Paint Congress Blue, Art + Action Festival

On Sunday August 5, crowds of people from the Bay Area and beyond met in Oakland to Paint Congress Blue. The free block party featured art, activism and a visit from an infamous barnyard fowl. 

IEB, together with Indivisible Berkeley, Sister District, Swing Left, Working America, and more, helped organize the event. Each group had a table to provide opportunities for the public to get educated and get involved. IEB’s table had supplies for writing GOTV (Get Out The Vote) postcards to voters in swing districts. By the end of the evening, IEB volunteers and members of the public had written over 170 postcards to voters in California Congressional Districts 1 and 21!

Don’t miss these upcoming IEB postcarding and social events:

  • August 12, 10 AM-noon: Indivisible We Write! IEB August postcard party, Sports Basement, Berkeley. Info & RSVP.
  • August 25, 2-4 PM: IEB Ale & Mail! No-host mingle & postcarding at Hop Yard Alehouse in Pleasanton. Info & RSVP.
Paint Congress Blue, photo by Wesley Chang
IEB table at Paint Congress Blue, photo by Wesley Chang

At the main stage, speakers from each organization described their methodology and goals. Kristen Law (co-lead of the IEB CA-11 Team) spoke about the work of Indivisible East Bay, highlighting the successes of our Judiciary Team and efforts to hold our members of Congress accountable.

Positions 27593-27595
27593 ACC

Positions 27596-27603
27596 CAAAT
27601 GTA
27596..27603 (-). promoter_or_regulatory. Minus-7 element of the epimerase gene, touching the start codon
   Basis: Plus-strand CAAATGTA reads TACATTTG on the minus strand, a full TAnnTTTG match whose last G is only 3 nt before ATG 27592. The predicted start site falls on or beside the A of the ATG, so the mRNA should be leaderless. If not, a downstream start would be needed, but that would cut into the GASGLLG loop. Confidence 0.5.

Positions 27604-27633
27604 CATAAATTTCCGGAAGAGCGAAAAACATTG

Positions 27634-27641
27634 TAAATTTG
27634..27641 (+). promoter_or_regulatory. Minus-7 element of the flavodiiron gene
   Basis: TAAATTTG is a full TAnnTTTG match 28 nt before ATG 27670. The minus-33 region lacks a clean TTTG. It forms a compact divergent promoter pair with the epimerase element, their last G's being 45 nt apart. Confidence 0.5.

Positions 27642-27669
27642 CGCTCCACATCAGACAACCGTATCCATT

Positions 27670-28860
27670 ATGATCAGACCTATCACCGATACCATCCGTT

Kristen Law speaking at Paint Congress Blue, photo by Wesley Chang
IEB member Kristen Law speaking at Paint Congress Blue, photo by Wesley Chang

Between speeches local musical groups entertained the crowd, and Project Bandaloop, an aerial dance team, also performed. A number of art galleries in the district were open for tours.

The Trump Chicken overseeing the festivities.
Trump Chicken oversaw Paint Congress Blue festivities

Lest we forget, the guest of honor was the Trump Chicken, a 13-foot tall inflatable chicken that bears a striking resemblance to, well, you-know-who! Attendees could have their photos taken while giving the Chicken a piece of their mind. By any measure, Paint Congress Blue was a huge success, and a good time was had by all; well, except for maybe the Chicken.

Phone Banking for Northern Nevada

Want to help GOTV (Get Out the Vote) beyond our deep blue Bay Area? Here’s one way: Northern Nevada. That was the message delivered by two members of Issue Voters of Northern Nevada at IEB’s July All Members Meeting. The group is focused on contacting unaffiliated voters in Washoe County to ask what issues matter most to them. The number of these voters has grown dramatically in recent years — to the point that they will likely be the deciding factor in the November election.

Five IEB members who were fired up by this appeal packed their mobile phones and laptops — and headed off to Oakland for an afternoon of phone banking. They spent three hours calling voters, using national Indivisible’s virtual phone bank system. As is common with phone banking, most calls wound up with no one picking up, but the good news is that those who did answer were usually willing to talk and share their thoughts.